‘We often play the role of being able to say things that the rest of the movement cannot,’ Jewish Voice for Peace director Rebecca Vilkomerson says in a wide-ranging interview about the group’s decision to come out as opposed to Zionism, how to fight the conflation of anti-Zionism with anti-Semitism, and recent attacks on Black-Palestine solidarity.
Jewish Voice for Peace’s announcement that it opposes Zionism, published quietly on its website earlier this month, has thus far come and gone without much fanfare or public attention. It simply wasn’t surprising for many.
“This doesn’t change anything about our focus or our political analysis,” JVP’s executive director, Rebecca Vilkomerson says, explaining that the change is not a huge departure for the organization in either practice or principle. “It just names something that hasn’t been named before.”
Naming, however, can have powerful repercussions. Just a few days after the statement went up on JVP’s website, an umbrella group of Jewish organizations in Boston voted to expel any of its members who partner with anti-Zionist Jewish groups.
In many ways, JVP’s decision to declare and formalize its position on Zionism is reflective of the political moment in the United States at large, but also specifically regarding Israel-Palestine. After years in which its supporters took great pains to try and prevent Israel from becoming a divisive, partisan issue, it seems all sides are drawing lines around each other — and just like a growing number of issues, both sides seem to be embracing those divisions, hardening their positions, and demanding litmus tests of varying degrees from their supporters.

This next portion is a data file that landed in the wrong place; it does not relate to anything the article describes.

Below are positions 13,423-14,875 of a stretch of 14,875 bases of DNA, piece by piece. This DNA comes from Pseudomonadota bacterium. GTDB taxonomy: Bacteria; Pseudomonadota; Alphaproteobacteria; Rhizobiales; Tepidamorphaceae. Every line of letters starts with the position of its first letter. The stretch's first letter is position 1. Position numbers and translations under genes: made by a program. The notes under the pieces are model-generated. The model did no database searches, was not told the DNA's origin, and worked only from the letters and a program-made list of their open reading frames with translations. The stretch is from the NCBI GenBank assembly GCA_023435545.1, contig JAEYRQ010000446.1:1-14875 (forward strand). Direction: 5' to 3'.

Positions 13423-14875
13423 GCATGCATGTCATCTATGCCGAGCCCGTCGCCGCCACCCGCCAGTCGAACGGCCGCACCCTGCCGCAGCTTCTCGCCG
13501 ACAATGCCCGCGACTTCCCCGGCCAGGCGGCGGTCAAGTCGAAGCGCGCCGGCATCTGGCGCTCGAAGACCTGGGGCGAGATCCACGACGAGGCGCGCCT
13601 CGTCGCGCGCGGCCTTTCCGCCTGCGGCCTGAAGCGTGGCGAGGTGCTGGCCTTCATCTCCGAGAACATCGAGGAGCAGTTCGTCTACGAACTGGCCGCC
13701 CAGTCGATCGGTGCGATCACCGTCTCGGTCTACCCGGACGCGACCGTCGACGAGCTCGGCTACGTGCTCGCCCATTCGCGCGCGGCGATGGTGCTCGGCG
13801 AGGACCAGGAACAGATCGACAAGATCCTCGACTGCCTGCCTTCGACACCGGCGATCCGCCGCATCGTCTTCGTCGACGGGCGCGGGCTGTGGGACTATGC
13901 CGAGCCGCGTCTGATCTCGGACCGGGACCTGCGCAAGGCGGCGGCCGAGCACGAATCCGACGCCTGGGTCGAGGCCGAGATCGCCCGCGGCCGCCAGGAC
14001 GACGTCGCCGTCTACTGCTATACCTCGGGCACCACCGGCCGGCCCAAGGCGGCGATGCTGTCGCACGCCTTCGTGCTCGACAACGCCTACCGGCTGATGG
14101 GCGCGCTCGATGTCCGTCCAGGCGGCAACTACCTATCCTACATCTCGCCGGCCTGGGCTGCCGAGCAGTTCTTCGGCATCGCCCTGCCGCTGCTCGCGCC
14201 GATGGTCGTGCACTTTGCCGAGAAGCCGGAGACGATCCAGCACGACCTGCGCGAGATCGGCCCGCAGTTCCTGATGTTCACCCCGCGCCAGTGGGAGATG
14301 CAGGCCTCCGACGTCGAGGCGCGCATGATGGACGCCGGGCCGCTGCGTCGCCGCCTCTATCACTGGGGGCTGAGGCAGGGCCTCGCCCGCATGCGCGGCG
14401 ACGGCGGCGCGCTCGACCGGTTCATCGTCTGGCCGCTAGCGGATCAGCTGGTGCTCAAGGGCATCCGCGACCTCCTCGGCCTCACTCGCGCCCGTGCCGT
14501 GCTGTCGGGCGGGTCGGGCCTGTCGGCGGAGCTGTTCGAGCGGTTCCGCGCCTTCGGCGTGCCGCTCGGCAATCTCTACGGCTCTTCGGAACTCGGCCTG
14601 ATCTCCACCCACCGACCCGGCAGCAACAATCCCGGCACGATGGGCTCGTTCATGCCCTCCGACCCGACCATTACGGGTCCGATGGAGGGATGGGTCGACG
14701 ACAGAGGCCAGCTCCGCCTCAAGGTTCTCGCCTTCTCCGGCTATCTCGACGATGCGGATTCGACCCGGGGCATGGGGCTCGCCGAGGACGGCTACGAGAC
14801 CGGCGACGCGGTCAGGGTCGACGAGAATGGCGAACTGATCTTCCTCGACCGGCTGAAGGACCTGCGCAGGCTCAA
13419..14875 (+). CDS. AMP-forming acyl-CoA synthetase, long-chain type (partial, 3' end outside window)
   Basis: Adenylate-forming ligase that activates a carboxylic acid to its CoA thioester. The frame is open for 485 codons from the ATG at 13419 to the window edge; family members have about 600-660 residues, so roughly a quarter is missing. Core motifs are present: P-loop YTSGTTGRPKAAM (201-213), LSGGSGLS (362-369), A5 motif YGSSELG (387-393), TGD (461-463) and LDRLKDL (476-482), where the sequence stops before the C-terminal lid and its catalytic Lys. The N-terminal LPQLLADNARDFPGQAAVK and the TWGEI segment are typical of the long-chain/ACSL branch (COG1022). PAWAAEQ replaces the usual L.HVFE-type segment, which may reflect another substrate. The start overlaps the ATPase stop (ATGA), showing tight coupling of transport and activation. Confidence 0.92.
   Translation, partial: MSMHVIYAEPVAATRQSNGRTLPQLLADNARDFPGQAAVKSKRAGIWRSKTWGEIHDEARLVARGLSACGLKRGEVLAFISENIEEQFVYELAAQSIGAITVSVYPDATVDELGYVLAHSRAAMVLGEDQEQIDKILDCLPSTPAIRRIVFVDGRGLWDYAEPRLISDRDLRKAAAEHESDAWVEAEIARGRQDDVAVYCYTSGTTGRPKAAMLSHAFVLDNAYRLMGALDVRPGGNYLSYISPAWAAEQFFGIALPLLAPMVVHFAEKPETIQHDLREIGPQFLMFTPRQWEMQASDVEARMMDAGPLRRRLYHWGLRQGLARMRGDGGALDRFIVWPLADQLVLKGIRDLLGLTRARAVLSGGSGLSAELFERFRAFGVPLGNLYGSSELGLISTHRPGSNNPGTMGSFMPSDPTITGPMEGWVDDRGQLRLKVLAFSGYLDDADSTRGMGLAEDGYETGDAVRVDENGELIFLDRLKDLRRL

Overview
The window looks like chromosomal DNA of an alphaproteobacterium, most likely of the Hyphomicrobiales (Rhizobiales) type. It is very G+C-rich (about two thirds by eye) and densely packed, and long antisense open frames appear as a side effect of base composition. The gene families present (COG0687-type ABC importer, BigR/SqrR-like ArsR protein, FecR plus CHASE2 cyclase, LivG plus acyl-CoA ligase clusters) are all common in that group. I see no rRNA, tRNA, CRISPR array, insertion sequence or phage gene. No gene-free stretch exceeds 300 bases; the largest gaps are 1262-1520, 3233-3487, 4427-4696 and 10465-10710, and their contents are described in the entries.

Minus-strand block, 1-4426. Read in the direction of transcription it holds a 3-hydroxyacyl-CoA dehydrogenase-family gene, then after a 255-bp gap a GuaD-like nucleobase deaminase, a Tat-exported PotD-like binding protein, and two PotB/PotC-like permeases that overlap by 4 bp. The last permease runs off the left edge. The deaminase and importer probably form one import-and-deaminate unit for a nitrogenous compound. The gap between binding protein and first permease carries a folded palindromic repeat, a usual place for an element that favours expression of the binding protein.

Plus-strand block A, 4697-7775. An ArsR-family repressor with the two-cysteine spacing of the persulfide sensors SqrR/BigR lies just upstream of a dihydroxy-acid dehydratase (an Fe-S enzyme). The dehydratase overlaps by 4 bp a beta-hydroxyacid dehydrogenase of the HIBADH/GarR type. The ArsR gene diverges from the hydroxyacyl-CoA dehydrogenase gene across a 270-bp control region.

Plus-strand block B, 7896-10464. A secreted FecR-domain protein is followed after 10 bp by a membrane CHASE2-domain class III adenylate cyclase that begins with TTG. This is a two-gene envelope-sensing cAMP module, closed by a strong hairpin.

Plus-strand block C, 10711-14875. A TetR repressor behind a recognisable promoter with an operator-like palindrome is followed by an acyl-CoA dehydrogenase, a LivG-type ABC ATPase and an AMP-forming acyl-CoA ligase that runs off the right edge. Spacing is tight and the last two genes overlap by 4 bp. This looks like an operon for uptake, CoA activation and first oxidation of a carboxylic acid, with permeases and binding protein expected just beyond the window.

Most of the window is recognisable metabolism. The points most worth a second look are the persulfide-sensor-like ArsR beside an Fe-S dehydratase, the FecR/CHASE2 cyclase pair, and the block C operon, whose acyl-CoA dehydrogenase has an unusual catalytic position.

The decision to adopt those lines, however, is not always just about standing on a particular side but also creating space for others to fit within them. While much of the demand to make the change came from within the organization, Vilkomerson says in a telephone interview last week, another part had a lot to do with JVP’s Palestinian partners, helping frustrate attempts to label Palestinian activists as anti-Semitic, and making it easier for JVP chapters to enter into explicitly anti-Zionist coalitions.
At least temporarily, the result has been advancing a small shift in the discourse about Zionism. This week, J Street, one of the only other progressive Jewish political outfits on the national scene, came to the defense of JVP and the Workmen’s Circle, the organization that was threatened with banishment from the Boston...Read More